Demographic and distributional responses by adult long-distance migrating shorebirds to the rapid loss of staging habitat

  • Chan, G. (Speaker)
  • Tamar Lok (Contributor)
  • Sheena Suet Wah Chung (Contributor)
  • Lee Tibbitts (Contributor)
  • Shen Zhang (Contributor)
  • Chris J. Hassell (Contributor)
  • Piersma, T. (Contributor)

Activiteit: Academic presentationAcademic


Facing habitat destruction, mobile animals can remain at original habitat which would result in higher densities, or move to alternative habitats of lower quality. If the amount of habitat is a limiting factor,negative fitness consequences are expected from density-dependence effects, which can result in population declines. This easy-to-understand process is hard to document in wild populations facing real problems. We study this process in a long-distance migratory shorebird, the bar-tailed godwit (Limosa lapponica menzbieri), facing rapid habitat loss at their main refueling area during their migration, which is the mudflats in the Yellow Sea. We found from satellite imagery that between 2007 and 2018, reclamation occurred in nine out of our 12 study sites, resulted in about 40% of mudflat area being converted to land. During this period, survival of this population was high and decreased since 2011. To examine distributional changes, we compared locations of godwits satellite-tracked in 2015-2018 to those in 2008. At sites where substantial amount of mudflats remained after reclamation, godwits shifted seawards into deeper mudflats, where the mudflats are exposed for shorter time for them to forage. Sites with almost all of the mudflat reclaimed are not visited by 2015-2018 birds anymore. While godwits’ distribution in the Yellow Sea have changed in response to loss of mudflat, in 2015 to 2018, godwit usage remained positively related to mudflat area. While the shifting to unused deeper mudflats might represent one way that birds can buffer habitat loss in 2008, both the survival trend and the positive mudflat area-usage relationship suggest the population is limited by the amount of mudflats in the Yellow Sea. A severe population decline is expected if there is any further loss in mudflats in the Yellow Sea.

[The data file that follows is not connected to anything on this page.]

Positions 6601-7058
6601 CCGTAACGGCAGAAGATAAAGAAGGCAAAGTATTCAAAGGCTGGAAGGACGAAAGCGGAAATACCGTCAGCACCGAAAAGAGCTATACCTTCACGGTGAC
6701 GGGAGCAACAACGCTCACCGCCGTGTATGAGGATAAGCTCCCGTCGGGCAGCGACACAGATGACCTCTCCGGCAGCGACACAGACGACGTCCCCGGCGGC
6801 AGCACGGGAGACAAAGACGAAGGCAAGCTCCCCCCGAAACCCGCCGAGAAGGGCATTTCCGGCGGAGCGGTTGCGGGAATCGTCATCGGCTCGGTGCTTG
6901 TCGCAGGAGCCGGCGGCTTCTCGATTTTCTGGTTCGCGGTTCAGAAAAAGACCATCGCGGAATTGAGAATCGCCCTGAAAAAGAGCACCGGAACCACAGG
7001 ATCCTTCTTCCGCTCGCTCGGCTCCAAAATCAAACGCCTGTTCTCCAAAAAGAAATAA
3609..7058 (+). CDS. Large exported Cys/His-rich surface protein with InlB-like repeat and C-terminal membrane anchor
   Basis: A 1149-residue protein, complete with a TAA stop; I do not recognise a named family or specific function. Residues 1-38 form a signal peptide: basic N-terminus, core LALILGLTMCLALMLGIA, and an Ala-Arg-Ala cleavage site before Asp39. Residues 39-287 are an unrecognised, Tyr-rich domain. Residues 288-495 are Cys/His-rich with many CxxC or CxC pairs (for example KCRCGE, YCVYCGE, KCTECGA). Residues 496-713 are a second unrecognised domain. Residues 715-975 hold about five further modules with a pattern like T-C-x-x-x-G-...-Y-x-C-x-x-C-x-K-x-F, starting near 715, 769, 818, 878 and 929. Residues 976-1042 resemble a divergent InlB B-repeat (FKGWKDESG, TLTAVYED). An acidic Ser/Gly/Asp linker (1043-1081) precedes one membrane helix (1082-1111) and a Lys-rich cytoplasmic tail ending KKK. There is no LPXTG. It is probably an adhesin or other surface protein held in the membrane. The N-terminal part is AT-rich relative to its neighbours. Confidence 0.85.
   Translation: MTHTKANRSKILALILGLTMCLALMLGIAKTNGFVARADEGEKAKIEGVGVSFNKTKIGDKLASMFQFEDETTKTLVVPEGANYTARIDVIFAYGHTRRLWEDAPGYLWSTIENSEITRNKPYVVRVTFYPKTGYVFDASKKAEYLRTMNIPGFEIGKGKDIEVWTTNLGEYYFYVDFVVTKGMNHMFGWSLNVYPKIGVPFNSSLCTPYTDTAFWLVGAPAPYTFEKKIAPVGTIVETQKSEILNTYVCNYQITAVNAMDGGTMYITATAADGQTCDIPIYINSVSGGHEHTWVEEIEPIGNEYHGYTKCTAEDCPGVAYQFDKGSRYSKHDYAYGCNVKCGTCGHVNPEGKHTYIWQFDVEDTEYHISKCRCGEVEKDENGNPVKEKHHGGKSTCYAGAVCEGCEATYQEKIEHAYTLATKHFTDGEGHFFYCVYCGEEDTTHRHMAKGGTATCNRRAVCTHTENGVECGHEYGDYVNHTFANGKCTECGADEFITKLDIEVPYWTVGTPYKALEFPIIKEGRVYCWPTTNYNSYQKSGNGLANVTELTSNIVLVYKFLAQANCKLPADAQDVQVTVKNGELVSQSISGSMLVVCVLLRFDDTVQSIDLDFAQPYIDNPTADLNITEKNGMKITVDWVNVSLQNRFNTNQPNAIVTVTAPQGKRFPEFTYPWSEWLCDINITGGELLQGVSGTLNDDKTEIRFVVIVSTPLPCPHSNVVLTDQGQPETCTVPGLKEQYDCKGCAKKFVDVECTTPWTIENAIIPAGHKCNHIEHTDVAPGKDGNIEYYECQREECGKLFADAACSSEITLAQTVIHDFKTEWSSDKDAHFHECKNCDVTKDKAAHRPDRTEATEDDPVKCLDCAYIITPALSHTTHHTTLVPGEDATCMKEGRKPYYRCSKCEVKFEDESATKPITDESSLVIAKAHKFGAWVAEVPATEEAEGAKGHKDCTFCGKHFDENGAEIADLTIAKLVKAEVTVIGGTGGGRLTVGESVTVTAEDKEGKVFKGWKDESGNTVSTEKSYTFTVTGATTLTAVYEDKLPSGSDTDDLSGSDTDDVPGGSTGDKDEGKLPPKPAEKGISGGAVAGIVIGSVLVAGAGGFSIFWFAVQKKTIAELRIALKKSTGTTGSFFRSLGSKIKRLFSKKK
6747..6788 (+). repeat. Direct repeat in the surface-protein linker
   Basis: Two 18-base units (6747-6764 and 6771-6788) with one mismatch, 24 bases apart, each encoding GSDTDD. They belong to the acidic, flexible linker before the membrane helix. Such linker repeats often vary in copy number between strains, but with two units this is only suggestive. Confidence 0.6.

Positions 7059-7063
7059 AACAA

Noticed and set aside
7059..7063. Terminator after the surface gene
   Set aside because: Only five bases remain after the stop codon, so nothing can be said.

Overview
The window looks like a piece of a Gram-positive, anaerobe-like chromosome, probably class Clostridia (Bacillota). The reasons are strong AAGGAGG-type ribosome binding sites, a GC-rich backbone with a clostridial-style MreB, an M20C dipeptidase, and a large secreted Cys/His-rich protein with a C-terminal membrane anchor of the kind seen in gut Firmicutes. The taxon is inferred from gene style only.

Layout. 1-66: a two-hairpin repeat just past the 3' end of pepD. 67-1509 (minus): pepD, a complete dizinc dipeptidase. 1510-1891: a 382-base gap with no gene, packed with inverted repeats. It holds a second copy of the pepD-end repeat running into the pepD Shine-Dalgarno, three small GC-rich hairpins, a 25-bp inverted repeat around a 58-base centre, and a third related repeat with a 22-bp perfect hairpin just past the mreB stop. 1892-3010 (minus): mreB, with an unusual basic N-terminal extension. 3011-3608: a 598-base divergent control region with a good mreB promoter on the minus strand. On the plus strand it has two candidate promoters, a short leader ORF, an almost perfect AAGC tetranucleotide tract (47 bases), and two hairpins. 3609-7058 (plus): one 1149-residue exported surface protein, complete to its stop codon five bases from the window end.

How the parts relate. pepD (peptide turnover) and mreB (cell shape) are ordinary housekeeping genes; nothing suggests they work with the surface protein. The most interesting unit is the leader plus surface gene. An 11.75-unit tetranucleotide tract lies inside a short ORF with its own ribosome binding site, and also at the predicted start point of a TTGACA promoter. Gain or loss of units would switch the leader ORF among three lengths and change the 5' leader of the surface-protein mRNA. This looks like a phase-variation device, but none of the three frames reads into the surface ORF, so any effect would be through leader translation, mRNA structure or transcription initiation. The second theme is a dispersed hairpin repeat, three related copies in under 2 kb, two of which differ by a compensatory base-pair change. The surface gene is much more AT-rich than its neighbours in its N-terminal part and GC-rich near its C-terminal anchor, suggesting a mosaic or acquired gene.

EvenementstitelNetherlands Annual Ecology Meeting 2019
Organisator Netherlands Ecological Research Network (NERN)
LocatieLunteren, NetherlandsToon op kaart
Mate van erkenningNational